The future work of ISPSO is the psychoanalytic study of organisations

by Philip Boxer BSc MBA PhD

Introduction
At this 30th annual meeting of ISPSO[1], it is my view that if ISPSO ceased to exist, it would have to be re-invented. There is too much of a future work yet to be done in the psychoanalytic study of organisations.  We need to work with:

  1. the existential dimension of anxiety, in which the very foundations and efficacy of our mental models are being called into question;
  2. the leadership of organisations in turbulent highly-networked environments, enabling their organisations to innovate continuously in response to their customers one-by-one;
  3. the courage necessary to putting ourselves on the line in order to do this kind of work; and
  4. the future generations, for whom each one of us must find in ourselves a response to these challenges.

I say “a work” in the sense of a life’s work or oeuvre, through which a person struggles to realise something felt to be true that can never be fully realised. In what follows, I want to say why I think this, but first, what exactly do I understand as constituting psychoanalytic insight?

The fundamental insight of psychoanalysis, which I attribute to Freud’s original work, is that we human beings are doubly subjected. We are subjected to the way in which we are able to construct meaning, to structures of signification, and we are subjected to our unconscious. Freud understood, in living this double subjection, that we human beings experience ourselves as most ourselves as subjects of the unconscious: “wo Es war, soll Ich werden[2]. And what does it mean to be ‘subjected’?  In our interactions with a structure, we are subjected to the extent that it constrains the ways in which we are able to act.  It follows from this double subjection that we are ourselves always implicated in any study we undertake.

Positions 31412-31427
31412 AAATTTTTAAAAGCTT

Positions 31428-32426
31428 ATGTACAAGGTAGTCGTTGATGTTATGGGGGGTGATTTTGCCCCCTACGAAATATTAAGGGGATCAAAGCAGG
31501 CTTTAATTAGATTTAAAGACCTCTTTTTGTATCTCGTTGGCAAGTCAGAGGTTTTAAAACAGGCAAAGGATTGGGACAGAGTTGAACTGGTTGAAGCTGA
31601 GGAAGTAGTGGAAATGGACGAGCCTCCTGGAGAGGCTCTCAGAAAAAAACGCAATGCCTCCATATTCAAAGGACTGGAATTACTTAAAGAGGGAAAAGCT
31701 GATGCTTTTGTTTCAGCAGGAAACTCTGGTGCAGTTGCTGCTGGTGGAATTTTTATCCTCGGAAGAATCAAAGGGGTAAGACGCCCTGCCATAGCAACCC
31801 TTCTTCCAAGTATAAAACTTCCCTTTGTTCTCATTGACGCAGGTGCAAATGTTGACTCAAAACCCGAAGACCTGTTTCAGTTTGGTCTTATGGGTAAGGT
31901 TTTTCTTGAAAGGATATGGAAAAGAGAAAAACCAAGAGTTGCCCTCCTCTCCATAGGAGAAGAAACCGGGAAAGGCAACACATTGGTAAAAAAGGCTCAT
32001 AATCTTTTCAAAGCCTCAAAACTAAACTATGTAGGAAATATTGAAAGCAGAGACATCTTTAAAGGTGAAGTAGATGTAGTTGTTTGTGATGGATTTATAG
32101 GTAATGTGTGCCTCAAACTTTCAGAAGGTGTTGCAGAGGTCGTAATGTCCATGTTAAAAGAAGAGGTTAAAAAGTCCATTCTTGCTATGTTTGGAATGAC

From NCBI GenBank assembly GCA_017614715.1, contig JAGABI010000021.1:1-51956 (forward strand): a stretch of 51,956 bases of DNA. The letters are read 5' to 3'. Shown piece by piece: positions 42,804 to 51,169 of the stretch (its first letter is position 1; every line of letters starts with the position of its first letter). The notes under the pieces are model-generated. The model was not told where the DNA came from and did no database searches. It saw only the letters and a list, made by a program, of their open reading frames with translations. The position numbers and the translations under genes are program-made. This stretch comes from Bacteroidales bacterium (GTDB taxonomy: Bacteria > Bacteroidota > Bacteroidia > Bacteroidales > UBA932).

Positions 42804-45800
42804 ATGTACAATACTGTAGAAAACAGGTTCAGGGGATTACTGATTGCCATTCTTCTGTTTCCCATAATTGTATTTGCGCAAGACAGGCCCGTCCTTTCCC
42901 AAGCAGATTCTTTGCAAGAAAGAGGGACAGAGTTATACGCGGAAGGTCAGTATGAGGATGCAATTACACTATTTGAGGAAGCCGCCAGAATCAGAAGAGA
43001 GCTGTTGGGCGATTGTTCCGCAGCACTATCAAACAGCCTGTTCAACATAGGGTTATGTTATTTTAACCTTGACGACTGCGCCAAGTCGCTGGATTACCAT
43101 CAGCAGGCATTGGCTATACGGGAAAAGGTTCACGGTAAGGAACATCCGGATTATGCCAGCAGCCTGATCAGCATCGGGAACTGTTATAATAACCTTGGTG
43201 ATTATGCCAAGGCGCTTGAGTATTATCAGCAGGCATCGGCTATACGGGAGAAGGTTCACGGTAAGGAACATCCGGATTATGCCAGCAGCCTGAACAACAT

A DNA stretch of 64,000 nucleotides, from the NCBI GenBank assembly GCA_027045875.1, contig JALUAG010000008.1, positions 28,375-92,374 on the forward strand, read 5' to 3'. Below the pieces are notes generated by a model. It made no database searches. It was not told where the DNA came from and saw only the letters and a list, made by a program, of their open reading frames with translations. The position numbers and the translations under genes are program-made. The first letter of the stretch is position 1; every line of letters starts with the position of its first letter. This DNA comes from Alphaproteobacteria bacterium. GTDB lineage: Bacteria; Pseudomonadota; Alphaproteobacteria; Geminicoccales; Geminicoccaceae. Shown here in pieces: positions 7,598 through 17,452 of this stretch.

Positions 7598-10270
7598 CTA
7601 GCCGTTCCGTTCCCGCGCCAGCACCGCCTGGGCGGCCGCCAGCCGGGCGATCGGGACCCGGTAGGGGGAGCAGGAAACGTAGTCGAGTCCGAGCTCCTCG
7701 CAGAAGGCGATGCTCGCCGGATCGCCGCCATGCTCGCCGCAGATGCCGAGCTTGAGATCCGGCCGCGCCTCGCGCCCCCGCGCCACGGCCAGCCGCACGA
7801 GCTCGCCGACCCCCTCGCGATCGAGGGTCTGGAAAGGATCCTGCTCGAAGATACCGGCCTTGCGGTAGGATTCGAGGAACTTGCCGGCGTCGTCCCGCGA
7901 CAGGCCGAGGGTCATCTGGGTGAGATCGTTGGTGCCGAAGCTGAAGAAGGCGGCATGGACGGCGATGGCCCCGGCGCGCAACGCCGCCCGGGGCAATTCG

Starting from this fundamental insight, we can ask what kind of a work this means for us, and why in particular this work involves the psychoanalytic study of organisations. A preliminary glance at the programme for this year’s annual meeting provides some preliminary clues. Words appear such as ‘not belonging’, ‘perverse solutions’, ‘climate change’, ‘ideology’, ‘containment’, ‘virtual organisation’, ‘gender relations’ and ‘betrayal’. These words indicate experiences that take place within the context of organisations. The experiences, however articulated, are of persons as subjects of their unconscious, and the contexts of which they speak are structures of signification.

The relation to anxiety